In my post, "What Makes a Teacher Effective?" I shared how and why effective teachers organize their lessons into a pre-during-post format. The reason for this organizational pattern being that each portion of the lesson is designed to teach a specific skill-set, requiring a certain set of strategies in each phase. I also emphasized the importance of teaching both content and skills during a lesson, as this is what effective teachers do. Let's now examine the "pre" (Front-loading) phase and strategies that teach this skill-set to our students.
Front-loading a lesson is perhaps one of the most effective ways to improve student comprehension; this portion of the lesson develops specific skills which allow for greater critical thinking and focus throughout the lesson.
Some teachers make the mistake and think that going over the agenda for the day is "Front-loading." However, proper Front-loading involves the students accessing prior knowledge about the new content, learning essential vocabulary that will be used throughout the lesson and using their prior knowledge and new vocabulary to develop predictions. If a teacher does not implement a Front-loading strategy that accesses one or more of these skills, the student is neglected the opportunity to strengthen these "college and career readiness skills" (Common Core Standards) and does not engage from the beginning.
In credentialing programs, the Front-loading phase is referred to as the "Anticipatory Set," designed to hook and engage students in the lesson. However, this definition is too simplistic as it doesn't emphasize the importance of this phase for student understanding. This "pre" portion of the lesson is essential as it allows students to analyze and discuss the topic for a few minutes before just diving right in, an all too common, though detrimental, classroom practice.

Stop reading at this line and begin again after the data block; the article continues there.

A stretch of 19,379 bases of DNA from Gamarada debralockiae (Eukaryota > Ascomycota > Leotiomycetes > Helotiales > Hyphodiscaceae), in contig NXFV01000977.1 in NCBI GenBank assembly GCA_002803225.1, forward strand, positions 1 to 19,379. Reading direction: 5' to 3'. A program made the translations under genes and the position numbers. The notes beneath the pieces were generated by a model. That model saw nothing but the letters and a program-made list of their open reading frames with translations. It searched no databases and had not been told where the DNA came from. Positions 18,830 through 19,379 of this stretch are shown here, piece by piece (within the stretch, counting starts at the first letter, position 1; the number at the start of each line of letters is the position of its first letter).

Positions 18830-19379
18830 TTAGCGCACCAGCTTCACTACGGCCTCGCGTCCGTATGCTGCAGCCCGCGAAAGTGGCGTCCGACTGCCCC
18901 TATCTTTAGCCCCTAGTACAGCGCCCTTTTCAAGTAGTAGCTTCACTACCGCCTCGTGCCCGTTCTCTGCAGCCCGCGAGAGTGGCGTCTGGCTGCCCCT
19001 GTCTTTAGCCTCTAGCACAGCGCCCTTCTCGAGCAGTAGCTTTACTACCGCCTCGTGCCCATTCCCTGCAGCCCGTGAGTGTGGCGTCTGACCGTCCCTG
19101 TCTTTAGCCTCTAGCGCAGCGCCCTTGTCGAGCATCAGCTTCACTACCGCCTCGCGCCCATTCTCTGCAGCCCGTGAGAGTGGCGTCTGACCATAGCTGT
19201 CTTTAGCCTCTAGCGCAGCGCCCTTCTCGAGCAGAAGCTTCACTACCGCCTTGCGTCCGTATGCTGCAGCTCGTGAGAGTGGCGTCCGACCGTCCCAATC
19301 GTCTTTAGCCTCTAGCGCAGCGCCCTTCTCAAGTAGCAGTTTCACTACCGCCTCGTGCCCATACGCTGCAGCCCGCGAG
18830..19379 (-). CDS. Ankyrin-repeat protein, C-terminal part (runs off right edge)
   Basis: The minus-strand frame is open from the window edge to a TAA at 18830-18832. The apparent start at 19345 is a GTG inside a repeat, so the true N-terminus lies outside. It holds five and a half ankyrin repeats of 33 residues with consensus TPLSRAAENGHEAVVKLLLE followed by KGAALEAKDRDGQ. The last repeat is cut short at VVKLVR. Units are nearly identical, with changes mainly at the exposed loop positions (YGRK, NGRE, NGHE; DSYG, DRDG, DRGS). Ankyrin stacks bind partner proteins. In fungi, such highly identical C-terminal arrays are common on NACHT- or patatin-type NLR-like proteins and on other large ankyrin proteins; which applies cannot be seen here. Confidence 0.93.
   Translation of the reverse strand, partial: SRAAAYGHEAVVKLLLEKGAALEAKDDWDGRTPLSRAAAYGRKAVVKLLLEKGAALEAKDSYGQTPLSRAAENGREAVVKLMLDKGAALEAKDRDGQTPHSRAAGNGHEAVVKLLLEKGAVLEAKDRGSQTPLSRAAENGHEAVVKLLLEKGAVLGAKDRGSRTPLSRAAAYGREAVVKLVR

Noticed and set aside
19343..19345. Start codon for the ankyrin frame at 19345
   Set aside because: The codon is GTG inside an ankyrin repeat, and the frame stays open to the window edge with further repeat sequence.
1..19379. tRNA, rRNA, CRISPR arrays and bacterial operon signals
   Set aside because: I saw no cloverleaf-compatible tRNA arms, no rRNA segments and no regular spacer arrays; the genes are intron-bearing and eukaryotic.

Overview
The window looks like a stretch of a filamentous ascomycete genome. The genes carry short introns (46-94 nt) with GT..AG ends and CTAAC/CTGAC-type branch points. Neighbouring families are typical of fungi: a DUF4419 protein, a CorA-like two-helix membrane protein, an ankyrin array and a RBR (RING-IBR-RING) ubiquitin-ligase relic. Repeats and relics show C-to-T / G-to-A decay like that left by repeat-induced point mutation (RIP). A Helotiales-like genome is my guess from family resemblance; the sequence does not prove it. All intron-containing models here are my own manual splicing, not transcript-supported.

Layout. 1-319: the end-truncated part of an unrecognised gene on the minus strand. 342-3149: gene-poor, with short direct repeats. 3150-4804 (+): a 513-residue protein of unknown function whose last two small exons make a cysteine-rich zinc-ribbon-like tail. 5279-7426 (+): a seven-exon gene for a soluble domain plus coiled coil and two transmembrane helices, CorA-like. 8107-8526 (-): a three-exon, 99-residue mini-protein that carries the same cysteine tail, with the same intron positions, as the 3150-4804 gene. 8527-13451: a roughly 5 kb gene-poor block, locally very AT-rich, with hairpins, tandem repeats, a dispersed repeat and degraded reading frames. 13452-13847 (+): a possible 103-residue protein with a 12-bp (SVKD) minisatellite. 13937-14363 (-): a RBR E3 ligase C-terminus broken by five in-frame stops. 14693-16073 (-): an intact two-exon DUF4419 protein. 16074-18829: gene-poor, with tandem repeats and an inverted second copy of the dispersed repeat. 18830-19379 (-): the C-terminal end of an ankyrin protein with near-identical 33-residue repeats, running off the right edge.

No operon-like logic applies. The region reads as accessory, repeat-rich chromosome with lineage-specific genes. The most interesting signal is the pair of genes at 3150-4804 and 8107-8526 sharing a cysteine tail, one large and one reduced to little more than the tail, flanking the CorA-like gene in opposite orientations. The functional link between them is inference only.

The effective teacher understands that the time to prepare students for the lesson is at least as important as the time to assess students at the end of a lesson. In my own teaching experience and in observing hundreds of effective teachers, student comprehension is higher when the teacher consistently utilizes a minimum of two Front-loading strategies for each lesson, one to connect to prior knowledge and form predictions, the other to pre-teach the essential vocabulary for the lesson.
As Front-loading is perhaps the most vital part of the lesson, it sometimes requires more than the two to five minutes often suggested. For example, if a teacher wants students to connect to prior knowledge, form predictions and acquire essential vocabulary, a "Probable Passage" would be an excellent Front-loading strategy to employ. To provide further instruction of the essential vocabulary, the teacher could then utilize a "Vocabulary Study Chart" and teach each essential term explicitly for higher acquisition and retention.
A teacher does not need an exhaustive supply of Front-loading strategies. I routinely rotate the same five methods, such as the previously mentioned Probable Passage and Vocabulary Study Chart, as well as the Anticipation Guide, Tea Party and the Concept Organizer.
If you do not already have a repertoire of Front-loading strategies, I encourage you to try the ones mentioned (available on my website under "Training", then "Workshop Examples") or find others that would work in your classes; use them consistently and witness increased comprehension, engagement and retention of your content. Julie Adams, Adams Educational Consulting, effectiveteachingpd.com